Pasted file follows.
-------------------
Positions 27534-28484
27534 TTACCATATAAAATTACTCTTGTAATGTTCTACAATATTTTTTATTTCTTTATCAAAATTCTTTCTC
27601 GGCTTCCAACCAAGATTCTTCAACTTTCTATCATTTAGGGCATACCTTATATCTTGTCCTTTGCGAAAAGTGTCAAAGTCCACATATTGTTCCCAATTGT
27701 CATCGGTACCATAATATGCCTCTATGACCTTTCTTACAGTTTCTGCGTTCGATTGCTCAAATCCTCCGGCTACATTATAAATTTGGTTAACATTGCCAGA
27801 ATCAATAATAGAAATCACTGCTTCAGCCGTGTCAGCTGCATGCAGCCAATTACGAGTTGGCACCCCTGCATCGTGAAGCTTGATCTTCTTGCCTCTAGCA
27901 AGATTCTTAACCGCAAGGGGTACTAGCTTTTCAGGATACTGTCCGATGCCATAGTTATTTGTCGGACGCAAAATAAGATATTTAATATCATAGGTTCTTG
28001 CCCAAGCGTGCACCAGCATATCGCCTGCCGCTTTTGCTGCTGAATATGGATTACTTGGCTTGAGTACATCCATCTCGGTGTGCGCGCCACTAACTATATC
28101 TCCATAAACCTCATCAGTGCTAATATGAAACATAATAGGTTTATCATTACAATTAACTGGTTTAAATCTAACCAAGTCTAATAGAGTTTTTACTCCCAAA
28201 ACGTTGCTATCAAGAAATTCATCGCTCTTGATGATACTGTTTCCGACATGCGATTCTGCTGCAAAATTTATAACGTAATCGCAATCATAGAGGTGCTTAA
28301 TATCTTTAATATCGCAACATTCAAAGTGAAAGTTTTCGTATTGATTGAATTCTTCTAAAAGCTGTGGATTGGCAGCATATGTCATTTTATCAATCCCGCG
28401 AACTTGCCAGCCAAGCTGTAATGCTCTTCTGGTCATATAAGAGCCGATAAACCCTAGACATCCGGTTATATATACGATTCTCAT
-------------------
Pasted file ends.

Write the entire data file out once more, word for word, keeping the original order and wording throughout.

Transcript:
Positions 27534-28484
27534 TTACCATATAAAATTACTCTTGTAATGTTCTACAATATTTTTTATTTCTTTATCAAAATTCTTTCTC
27601 GGCTTCCAACCAAGATTCTTCAACTTTCTATCATTTAGGGCATACCTTATATCTTGTCCTTTGCGAAAAGTGTCAAAGTCCACATATTGTTCCCAATTGT
27701 CATCGGTACCATAATATGCCTCTATGACCTTTCTTACAGTTTCTGCGTTCGATTGCTCAAATCCTCCGGCTACATTATAAATTTGGTTAACATTGCCAGA
27801 ATCAATAATAGAAATCACTGCTTCAGCCGTGTCAGCTGCATGCAGCCAATTACGAGTTGGCACCCCTGCATCGTGAAGCTTGATCTTCTTGCCTCTAGCA
27901 AGATTCTTAACCGCAAGGGGTACTAGCTTTTCAGGATACTGTCCGATGCCATAGTTATTTGTCGGACGCAAAATAAGATATTTAATATCATAGGTTCTTG
28001 CCCAAGCGTGCACCAGCATATCGCCTGCCGCTTTTGCTGCTGAATATGGATTACTTGGCTTGAGTACATCCATCTCGGTGTGCGCGCCACTAACTATATC
28101 TCCATAAACCTCATCAGTGCTAATATGAAACATAATAGGTTTATCATTACAATTAACTGGTTTAAATCTAACCAAGTCTAATAGAGTTTTTACTCCCAAA
28201 ACGTTGCTATCAAGAAATTCATCGCTCTTGATGATACTGTTTCCGACATGCGATTCTGCTGCAAAATTTATAACGTAATCGCAATCATAGAGGTGCTTAA
28301 TATCTTTAATATCGCAACATTCAAAGTGAAAGTTTTCGTATTGATTGAATTCTTCTAAAAGCTGTGGATTGGCAGCATATGTCATTTTATCAATCCCGCG
28401 AACTTGCCAGCCAAGCTGTAATGCTCTTCTGGTCATATAAGAGCCGATAAACCCTAGACATCCGGTTATATATACGATTCTCAT